Six ways Congress must address the rural health-care crisis
“The Chinese use two brush strokes to write the word 'crisis.' One brush stroke stands for danger; the other for opportunity. In a crisis, be aware of the danger – but recognize the opportunity.” — John F. Kennedy
President Kennedy could have been referring to rural America when he said this.
And there is no crisis more urgent in rural America than health care.
The facts are startling:
While rural America constitutes over 20 percent of the population, only 10 percent of doctors practice there.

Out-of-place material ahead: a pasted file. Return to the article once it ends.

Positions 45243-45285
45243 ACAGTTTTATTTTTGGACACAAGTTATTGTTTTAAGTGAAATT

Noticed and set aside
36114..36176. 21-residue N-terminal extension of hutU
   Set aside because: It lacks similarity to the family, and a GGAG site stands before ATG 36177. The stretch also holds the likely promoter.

Nearly 100 rural hospitals have closed since 2010, and 600 more are projected to close over the next decade.
Rural communities have far higher numbers of older and lower-income Americans with the fastest growing segment of the population those over 85.
The most remarkable part of the crisis is one of our own making. Even though the U.S. spends $10,700 per person on health care, compared to around $4,200 in the United Kingdom, Americans rank last in access to and quality of care while the U.K. ranks first.
Read more here.